Open just a couple of months, Zafra Cuban Restaurant & Rum Bar on Orange Street in New Haven is an absolute gem.
Dominick Splendorio, shown here beneath a photo of his Cuban grandfather,
also owns Café Java just around the corner on Elm Street
and La Granja (formerly The Whole Enchilada) a couple of blocks away on Whitney Avenue.
At Zafra, Dominick hired as his chef a friend of mine of almost 30 years, Tadahiro “Haya” Hayasaka.
Those who have followed Haya’s interesting Elm City career know that he was the sushi chef at Miya Sushi in the 1980s, had a popular food cart at the medical school for a while, had his own restaurants in Japanese Noodle House and Haya’s Japanese Restaurant, and has served in recent years as the appetizer chef at vaunted Union League Café. Trained as a Japanese and French chef in his youth, Haya has now ventured into Cuban cooking—with impressive results.
On a rainy day in a long stretch of rainy days, my wife and I visited Zafra with our dear friend Angela, who had just that day returned from several months spent in her home in San Juan, Puerto Rico. We received a rather wooden greeting from the gal with the ukulele,
and then found a table.
The walls were sparsely decorated with Cuban memorabilia.
Although open only briefly, the restaurant had drawn a happy and diverse crowd.
While the front room featured tall tables and stools, the small back room was equipped with chairs, counters and tables of regular height.
Zafra’s hardworking staff is one of its strong suits. Jolene and Edward were just delightful.
Another one of Zafra’s strengths is its drink selection. There’s a brief but effective wine list, a good selection of bottled Caribbean beers, and a nice selection of draught beers as well. But most important, Zafra offers 108 different rums and 22 cocktails. Zafra is Connecticut’s first rum bar and Edward is a supremely talented mixologist.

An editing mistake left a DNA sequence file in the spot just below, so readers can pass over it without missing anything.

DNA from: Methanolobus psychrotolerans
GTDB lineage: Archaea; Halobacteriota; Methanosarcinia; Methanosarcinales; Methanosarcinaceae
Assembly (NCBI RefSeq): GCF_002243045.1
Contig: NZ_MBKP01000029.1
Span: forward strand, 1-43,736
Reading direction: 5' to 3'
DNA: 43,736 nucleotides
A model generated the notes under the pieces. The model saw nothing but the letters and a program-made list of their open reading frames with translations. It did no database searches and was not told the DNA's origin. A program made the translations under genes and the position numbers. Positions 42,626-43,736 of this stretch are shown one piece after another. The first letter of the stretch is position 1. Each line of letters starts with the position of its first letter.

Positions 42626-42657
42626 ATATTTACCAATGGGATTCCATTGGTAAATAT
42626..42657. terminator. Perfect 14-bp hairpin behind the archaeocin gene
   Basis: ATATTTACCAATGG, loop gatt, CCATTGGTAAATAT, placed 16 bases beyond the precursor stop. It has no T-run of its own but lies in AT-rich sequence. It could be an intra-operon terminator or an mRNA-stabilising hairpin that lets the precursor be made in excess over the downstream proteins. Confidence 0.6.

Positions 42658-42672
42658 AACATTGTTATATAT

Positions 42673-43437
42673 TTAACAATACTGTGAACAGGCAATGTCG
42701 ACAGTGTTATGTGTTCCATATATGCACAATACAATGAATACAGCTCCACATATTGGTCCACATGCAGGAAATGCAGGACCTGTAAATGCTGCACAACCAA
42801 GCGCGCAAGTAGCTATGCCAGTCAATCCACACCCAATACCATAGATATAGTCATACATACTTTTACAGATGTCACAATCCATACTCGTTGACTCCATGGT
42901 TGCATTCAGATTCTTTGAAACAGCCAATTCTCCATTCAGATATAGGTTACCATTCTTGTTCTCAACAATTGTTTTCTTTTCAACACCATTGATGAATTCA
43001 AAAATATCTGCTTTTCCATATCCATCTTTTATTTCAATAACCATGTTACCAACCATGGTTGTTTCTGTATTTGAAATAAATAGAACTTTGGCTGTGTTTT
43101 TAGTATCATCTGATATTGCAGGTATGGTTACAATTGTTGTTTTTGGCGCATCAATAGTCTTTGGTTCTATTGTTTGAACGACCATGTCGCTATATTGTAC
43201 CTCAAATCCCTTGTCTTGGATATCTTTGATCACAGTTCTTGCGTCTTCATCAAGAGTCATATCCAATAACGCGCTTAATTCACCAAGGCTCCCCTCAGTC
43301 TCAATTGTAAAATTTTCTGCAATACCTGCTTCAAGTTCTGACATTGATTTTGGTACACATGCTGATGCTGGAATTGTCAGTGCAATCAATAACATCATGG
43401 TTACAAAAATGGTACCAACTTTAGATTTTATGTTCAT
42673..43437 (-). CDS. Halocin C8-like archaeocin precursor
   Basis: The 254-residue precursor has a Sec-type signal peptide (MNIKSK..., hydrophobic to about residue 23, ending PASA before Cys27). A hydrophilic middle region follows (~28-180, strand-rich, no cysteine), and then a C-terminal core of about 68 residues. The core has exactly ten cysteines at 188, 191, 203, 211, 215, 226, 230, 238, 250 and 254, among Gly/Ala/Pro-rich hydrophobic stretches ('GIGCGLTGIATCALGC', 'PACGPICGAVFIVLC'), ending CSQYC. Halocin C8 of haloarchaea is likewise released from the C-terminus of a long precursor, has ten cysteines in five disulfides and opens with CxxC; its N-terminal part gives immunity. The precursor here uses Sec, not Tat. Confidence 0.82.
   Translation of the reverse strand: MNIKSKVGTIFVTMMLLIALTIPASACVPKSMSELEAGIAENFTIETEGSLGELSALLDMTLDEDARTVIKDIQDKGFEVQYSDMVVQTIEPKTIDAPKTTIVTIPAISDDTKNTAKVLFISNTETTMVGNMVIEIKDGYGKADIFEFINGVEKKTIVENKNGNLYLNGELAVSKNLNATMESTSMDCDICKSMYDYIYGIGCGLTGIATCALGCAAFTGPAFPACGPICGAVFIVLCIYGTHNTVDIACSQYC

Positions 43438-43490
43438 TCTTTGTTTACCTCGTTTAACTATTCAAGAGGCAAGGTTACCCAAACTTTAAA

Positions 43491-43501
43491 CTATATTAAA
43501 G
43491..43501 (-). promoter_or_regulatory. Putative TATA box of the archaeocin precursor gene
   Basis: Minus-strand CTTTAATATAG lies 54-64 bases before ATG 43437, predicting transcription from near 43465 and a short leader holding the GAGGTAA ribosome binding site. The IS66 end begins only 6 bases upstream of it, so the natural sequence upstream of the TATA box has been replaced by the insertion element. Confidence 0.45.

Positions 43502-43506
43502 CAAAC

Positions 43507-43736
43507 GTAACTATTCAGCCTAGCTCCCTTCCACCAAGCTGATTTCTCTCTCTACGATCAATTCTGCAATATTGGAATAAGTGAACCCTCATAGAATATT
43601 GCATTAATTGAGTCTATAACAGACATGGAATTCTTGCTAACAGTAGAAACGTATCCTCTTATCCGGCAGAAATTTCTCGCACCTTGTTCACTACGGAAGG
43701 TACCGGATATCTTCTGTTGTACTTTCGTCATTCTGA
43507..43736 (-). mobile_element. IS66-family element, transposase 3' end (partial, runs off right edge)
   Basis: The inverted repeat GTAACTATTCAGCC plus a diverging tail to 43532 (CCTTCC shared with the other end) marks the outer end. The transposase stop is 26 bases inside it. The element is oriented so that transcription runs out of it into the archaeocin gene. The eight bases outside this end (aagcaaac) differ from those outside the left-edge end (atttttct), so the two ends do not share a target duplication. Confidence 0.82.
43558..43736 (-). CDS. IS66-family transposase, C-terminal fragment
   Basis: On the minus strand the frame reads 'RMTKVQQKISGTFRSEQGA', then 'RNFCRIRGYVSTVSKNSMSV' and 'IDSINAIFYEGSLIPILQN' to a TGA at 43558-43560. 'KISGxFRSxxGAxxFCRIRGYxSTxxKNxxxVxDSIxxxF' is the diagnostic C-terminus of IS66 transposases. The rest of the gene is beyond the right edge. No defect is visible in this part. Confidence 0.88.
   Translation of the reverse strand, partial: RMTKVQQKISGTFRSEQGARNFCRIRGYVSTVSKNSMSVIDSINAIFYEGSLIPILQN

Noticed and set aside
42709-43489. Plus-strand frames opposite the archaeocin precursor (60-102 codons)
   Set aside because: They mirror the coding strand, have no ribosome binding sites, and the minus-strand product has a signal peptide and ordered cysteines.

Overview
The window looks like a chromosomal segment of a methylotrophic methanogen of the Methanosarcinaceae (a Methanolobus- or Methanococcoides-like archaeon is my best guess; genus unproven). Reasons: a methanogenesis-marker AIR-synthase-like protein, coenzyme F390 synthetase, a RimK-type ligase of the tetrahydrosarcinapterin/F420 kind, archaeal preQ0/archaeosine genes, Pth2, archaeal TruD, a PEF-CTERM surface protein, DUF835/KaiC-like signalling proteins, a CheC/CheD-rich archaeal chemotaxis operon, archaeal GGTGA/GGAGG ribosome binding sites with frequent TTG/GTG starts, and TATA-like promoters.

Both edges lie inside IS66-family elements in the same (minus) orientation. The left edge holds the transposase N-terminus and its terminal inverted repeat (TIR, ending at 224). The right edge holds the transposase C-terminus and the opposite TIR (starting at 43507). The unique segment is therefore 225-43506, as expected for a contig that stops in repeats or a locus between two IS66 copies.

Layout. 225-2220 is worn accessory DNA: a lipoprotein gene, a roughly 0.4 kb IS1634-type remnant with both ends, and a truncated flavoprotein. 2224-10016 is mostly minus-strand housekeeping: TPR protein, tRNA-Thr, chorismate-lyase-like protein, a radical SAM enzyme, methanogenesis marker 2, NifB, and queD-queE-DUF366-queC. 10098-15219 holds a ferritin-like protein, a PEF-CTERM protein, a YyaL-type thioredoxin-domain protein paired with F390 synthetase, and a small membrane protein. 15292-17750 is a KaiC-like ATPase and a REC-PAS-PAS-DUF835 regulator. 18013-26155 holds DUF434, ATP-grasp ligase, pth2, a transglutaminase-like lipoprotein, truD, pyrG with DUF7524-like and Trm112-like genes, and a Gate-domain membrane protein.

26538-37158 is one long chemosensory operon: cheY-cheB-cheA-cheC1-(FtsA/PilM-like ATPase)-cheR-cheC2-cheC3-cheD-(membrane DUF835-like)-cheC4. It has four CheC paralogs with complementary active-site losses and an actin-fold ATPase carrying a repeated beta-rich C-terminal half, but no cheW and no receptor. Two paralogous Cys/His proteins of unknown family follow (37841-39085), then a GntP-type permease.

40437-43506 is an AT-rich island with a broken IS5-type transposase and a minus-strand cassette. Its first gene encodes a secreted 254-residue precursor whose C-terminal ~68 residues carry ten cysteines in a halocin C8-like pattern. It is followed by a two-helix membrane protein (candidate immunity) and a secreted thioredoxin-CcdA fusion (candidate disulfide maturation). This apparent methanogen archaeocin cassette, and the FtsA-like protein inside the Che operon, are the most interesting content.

When someone orders one particular favorite, it’s great fun as they shout its name: Release The Kraken!
I’m not normally that big on mixed drinks, but Edward’s creations proved superb. Pictured are a mango mojito (Edward also makes shockingly good, alcohol-free mango mojitos),
a Captain Jack Sparrow,
a coconut mojito,
and a Daiquiri “Papa Hemingway.”
Edward took care of our table throughout the evening.
We started with nice bread,
a vibrant chimichurri sauce, and the absolute best idea for a butter flavor that I have ever encountered—mojito butter.
That wonderful acidity found in the chimichurri and the butter quickly became a recurrent theme. As we cut a serious swath through Zafra’s menu, it became apparent that not only was the balance of acidity always perfect but the food was always incredibly fresh, the flavors expertly brought to the fore.
I was glad that I had a strong background in Caribbean as well as Latin American and Asian food to draw on in writing this piece. Few Americans my age have visited Cuba, and most have done so as part of carefully approved and regimented tours. A few sneak in, as I did, which seems ironic when so many people are trying to sneak out. I was in Cuba for 10 days in December 1999, at the end of which the Elián González controversy exploded into the news. I ate in everything from tourist hotels to tourist landmarks to restaurants for Cubans to the sometimes legal restaurants in people’s houses called paladares. I visited public markets and saw the appallingly rancid meat and produce available to most Cubans. I witnessed young women pre-teen and up selling themselves so their families could eat. I have often commented wryly that if Cuban food is good, it’s not authentic, not to Cuba today anyway, maybe to the Cuba of decades past or to the Cuban community in Miami. Believe me, you don’t want “authentic” Cuban food.